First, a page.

Success in the Sultanate
We take an in-depth look at the many infrastructural developments that are being undertaken for the aviation industry in the Sultanate of Oman.
It is now just over 40 years since the first oil tanker docked at Mina Al Fahal port - or Saih Al Maleh, as it was then known - to begin the process of transporting Oman's most precious natural resource to the world economy.
Since that time, over 7.5 billion barrels of oil have departed Omani shores and new finds and updated technology seem to indicate that as a primary source of wealth, the oil industry still has a bright future.
We aim to provide high standards of service in terms of cargo, combining our expertise in airfreight management with state-of-the-art equipment.
But, along with other Gulf nations, Oman has long been seeking to diversify its markets, and has seen rich success through the construction of major port developments, such as those at Sohar and Salalah, on the sultanate's Indian Ocean shoreline.
The results are impressive; Oman qualified as a member of the WTO in 2000 and a recent survey conducted by the Maktoob Research company indicated that the Sultanate's citizens, along with those of Saudi Arabia, are the amongst the happiest in the GCC region.
As part of Sultan Qaboos' development plans, which started in 1976, the diversification of the Omani economy has focused on industry, information technology, tourism and higher education.
With regard to industry specifically, the state's future plans are concentrating on gas resources, metal manufacturing, petrochemicals and transhipments through Oman's growing ports.
From a freight point of view, the Sultanate is certainly more famous as a base for ocean transport, but the growth witnessed at the country's airfreight facilities is notable too.
In common with other countries in the Middle East, the increasing volume of both passenger and cargo volumes have given rise to airport developments, and Oman is upgrading both its international facilities to match the investment put down by its GCC neighbours.
Oman has two major airports, Muscat International (formerly known as Seeb International) and Salalah, both of which have significant airfreight facilities. Of the two, Muscat International Airport is by far the more substantial and is as a result subject to a higher level of development.
The Muscat facility saw just over 4.2 million passengers pass through its doors in 2007, and this figure was complemented by an annual airfreight volume of 77,391 tonnes.
However, the new airport, which is scheduled to be in place by 2011, envisages a total freight throughput of 200,000 tonnes of cargo annually, in a terminal building that will have a net floor area of 290,000m² and capacity for 12 million passengers a year.
From a passenger perspective, a further terminal currently being planned will increase volumes still further, to a reported 48 million people a year.
In order to prevent the runway development site being deluged by the occasional rainstorms that affect the mountains around Muscat, the area is being raised by around three metres by driving around 10-12 million cubic metres of rock and sand onto the location.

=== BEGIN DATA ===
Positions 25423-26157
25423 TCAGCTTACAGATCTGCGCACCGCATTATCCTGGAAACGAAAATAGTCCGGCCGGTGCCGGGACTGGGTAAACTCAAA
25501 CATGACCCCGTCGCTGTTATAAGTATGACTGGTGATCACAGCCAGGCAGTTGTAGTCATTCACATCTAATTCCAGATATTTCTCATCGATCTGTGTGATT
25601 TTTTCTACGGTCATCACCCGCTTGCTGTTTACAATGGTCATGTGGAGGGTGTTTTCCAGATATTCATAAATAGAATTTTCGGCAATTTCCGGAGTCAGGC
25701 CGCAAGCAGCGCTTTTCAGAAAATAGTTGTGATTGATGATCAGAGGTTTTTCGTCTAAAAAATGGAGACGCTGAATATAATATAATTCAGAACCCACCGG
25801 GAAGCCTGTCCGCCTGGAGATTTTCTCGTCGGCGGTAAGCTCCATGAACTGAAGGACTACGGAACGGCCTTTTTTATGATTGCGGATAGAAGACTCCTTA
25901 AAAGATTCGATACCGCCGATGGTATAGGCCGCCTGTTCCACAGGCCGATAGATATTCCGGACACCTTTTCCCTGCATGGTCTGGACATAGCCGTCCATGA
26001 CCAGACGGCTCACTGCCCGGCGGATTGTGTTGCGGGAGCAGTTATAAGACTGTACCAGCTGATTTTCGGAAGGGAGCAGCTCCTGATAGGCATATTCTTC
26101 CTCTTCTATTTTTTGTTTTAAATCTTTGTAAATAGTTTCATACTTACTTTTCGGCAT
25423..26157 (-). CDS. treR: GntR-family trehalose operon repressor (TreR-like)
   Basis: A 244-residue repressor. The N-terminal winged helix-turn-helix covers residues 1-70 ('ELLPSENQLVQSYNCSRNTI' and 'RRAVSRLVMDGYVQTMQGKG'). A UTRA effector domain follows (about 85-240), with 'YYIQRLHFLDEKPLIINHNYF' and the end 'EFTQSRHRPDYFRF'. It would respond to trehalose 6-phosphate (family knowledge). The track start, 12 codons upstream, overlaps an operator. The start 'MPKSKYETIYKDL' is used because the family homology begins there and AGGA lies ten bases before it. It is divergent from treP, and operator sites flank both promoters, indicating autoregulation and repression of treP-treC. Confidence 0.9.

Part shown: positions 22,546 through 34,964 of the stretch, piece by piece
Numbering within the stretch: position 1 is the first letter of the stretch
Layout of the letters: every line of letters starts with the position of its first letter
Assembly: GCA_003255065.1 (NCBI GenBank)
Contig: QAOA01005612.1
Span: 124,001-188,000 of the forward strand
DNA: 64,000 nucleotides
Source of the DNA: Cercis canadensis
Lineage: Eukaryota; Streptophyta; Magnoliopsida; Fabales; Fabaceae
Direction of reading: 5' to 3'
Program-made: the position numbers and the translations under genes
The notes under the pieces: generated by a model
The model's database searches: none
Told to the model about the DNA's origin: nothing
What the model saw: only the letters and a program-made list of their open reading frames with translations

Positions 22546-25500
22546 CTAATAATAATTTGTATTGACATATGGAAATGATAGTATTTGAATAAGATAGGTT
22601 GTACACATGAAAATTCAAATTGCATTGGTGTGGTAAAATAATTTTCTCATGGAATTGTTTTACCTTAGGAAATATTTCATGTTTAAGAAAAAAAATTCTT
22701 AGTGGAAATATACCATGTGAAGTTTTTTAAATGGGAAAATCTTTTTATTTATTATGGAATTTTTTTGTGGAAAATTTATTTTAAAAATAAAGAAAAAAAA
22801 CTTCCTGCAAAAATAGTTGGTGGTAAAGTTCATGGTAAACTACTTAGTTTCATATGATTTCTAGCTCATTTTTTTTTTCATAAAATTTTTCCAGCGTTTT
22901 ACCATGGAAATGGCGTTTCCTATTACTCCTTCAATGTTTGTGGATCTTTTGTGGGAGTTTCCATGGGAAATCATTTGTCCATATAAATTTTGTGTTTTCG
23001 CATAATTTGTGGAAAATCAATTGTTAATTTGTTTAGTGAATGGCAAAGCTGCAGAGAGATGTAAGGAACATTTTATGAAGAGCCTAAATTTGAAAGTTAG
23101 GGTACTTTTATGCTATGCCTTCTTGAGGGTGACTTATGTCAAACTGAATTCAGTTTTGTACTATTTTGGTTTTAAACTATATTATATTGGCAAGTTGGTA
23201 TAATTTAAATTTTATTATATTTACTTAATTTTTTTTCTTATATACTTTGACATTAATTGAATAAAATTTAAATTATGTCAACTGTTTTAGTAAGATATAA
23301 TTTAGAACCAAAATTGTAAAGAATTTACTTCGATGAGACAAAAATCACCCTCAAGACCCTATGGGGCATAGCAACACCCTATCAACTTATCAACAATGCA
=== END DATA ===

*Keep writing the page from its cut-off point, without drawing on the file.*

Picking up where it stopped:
Three giant culverts are also being constructed, which will enable surface runoff into the Bay of Oman. In July 2006, French infrastructure specialist Airport de Paris Ingenierie (ADPi) was awarded the contract to design and supervise the development of the new airport.
The engineering consultancy firm, which specialises in the construction of passenger terminals, cargo facilities, control towers and aircraft hangars, will be supported by National Engineering Services Pakistan & Partners (NESPAK), another company that has also cooperated on a series of other major infrastructural projects in the Sultanate.
Currently, all of Muscat International Airport's cargo operations work under the umbrella of the Services & Delivery Division of Oman Aviation Services. "We aim to provide high standards of service in terms of cargo, combining our expertise in airfreight management with state-of-the-art equipment and facilities, including an automated cargo handling system," says Sami Abu El-Fatouh, manager, Oman Air Cargo.
We can offer everything from 24-hour operations for the import and export of cargo, specialised storage facilities for dangerous and hazardous cargo, in addition to products requiring cold storage or freezer storage. We also offer high-level security, including an x-raying process, under the strict control of Royal Oman Police Airport Security.
• Utilises an automated cargo system for a number of features, including all relevent customs documentation, warehousing, export cargo acceptance and the delivery of imported cargo.
• Round-the-clock break-down and build-up of cargo and mail.
• Cold-storage and freezer-storage facilities.
• Storage for dangerous and hazardous cargo.
• Separate storage facilities available for newspapers, diplomatic and postal mails.
• Separate storage facilities for vulnerable and valuable cargo.
• Electronic weighing scales for accurate calculations of weight capacities.
• Cargo undergoes x-raying for safety and security purposes, under strict supervision of Royal Oman Police - Airport Security .
• Special handling of RFS-cargo for a variety of airlines.
With regard to freight entering Oman, the Cargo Imports section provides 24-hour information on arrivals and schedules. Within eight hours of arrival, cargo is checked, placed into storage, and the relevant documentation is then made available for speedy customs clearance.